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close this bookBanning Anti-Personnel Mines - The Ottawa Treaty Explained (International Committee of the Red Cross , 1998, 24 p.)
close this folder2. The Ottawa treaty
close this folder2.5 Ensuring compliance with the treaty
View the document(introduction...)
View the document2.5.1 Reporting on implementation
View the document2.5.2 Settling disputes
View the document2.5.3 Resolving doubts about compliance
View the document2.5.4 National efforts to prevent violations
View the document2.5.5 Reviewing implementation of the treaty
View the document2.5.6 Strengthening and updating the treaty

2.5.1 Reporting on implementation

In order to promote openness and confidence that the treaty is being implemented, each country adhering to it’ must provide the UN Secretary-General with an annual report concerning the action it has taken to comply with its provisions (see Art. 7). This report must include the following information:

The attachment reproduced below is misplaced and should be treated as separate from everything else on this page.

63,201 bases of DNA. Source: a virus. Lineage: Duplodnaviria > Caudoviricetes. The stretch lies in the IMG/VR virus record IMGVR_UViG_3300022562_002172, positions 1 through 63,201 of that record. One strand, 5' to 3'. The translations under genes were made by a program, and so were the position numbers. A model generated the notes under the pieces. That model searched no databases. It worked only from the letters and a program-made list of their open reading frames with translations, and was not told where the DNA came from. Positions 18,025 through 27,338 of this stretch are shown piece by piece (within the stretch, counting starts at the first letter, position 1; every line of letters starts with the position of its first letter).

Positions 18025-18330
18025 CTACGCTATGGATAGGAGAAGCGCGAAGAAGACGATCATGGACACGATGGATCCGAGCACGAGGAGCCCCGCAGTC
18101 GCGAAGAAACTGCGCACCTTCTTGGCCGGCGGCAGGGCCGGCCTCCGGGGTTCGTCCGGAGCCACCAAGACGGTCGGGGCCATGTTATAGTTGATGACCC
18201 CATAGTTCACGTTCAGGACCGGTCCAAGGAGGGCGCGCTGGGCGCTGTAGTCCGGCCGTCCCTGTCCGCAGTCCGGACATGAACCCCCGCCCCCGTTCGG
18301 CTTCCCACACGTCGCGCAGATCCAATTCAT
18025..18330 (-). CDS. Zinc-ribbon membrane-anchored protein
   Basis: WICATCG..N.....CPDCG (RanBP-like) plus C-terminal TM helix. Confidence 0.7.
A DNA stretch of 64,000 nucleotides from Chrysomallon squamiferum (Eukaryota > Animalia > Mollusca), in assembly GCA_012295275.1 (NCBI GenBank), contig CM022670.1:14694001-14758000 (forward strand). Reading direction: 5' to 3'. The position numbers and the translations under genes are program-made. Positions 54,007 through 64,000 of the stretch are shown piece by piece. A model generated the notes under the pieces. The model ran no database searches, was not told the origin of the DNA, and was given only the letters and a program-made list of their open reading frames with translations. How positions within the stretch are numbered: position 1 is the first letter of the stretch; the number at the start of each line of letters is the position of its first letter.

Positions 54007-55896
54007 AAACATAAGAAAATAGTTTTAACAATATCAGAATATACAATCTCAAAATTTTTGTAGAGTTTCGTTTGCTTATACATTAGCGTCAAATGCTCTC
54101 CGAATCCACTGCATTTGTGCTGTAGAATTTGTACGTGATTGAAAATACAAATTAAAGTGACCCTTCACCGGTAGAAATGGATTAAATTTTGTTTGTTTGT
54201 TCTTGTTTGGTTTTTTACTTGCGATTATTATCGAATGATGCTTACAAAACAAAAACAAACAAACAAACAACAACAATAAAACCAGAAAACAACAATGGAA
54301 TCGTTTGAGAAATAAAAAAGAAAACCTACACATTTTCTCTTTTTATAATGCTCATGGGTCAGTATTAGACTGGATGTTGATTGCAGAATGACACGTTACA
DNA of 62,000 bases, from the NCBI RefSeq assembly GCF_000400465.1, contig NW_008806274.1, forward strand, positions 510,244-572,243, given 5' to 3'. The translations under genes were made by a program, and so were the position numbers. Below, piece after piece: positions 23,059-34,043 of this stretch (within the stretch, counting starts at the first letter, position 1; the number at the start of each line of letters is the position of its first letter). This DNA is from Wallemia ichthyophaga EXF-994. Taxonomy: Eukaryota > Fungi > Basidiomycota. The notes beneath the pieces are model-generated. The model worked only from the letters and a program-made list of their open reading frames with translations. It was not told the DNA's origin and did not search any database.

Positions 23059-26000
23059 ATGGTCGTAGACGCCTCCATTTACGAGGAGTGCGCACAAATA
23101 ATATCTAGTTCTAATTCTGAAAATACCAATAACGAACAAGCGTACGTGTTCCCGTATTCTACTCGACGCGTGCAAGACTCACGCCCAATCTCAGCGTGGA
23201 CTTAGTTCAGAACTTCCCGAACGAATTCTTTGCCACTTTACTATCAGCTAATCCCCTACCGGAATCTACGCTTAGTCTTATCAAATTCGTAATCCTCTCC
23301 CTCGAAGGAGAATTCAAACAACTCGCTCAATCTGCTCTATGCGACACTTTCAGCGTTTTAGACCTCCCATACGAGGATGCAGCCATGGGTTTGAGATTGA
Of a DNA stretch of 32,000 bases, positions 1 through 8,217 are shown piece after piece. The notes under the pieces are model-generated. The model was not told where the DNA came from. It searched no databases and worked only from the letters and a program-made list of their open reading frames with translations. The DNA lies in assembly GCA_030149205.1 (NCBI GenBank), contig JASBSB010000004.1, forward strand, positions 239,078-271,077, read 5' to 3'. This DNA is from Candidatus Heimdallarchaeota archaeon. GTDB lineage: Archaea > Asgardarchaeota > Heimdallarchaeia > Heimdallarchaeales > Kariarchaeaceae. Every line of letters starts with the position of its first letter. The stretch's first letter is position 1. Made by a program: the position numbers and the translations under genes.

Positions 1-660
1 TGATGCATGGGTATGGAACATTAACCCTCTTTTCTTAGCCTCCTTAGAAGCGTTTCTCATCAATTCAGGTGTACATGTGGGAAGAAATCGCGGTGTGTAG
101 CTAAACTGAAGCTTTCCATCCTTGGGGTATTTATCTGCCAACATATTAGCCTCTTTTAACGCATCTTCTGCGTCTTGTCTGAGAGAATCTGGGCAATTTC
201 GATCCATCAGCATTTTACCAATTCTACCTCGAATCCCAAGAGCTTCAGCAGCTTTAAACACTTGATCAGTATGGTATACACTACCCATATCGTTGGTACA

· the total number and the types of anti-personnel mines it has stockpiled;

· the progress of its mine-destruction programmes, including the total number and the types of mines destroyed;

· the total number and the types of mines kept for training purposes;

· the technical characteristics of each type of mine it has produced in the past;

· the location of all mined areas under its jurisdiction or control; information on the type, quantity and age of the mines laid there (to the extent known); and the measures taken to warn the civilian population;

· the national measures, such as legislation or administrative regulations, taken to prevent and suppress violations of the treaty.

The first report must be submitted as soon as practicable, but no later than 180 days after the date on which a country becomes a State Party- to the treaty.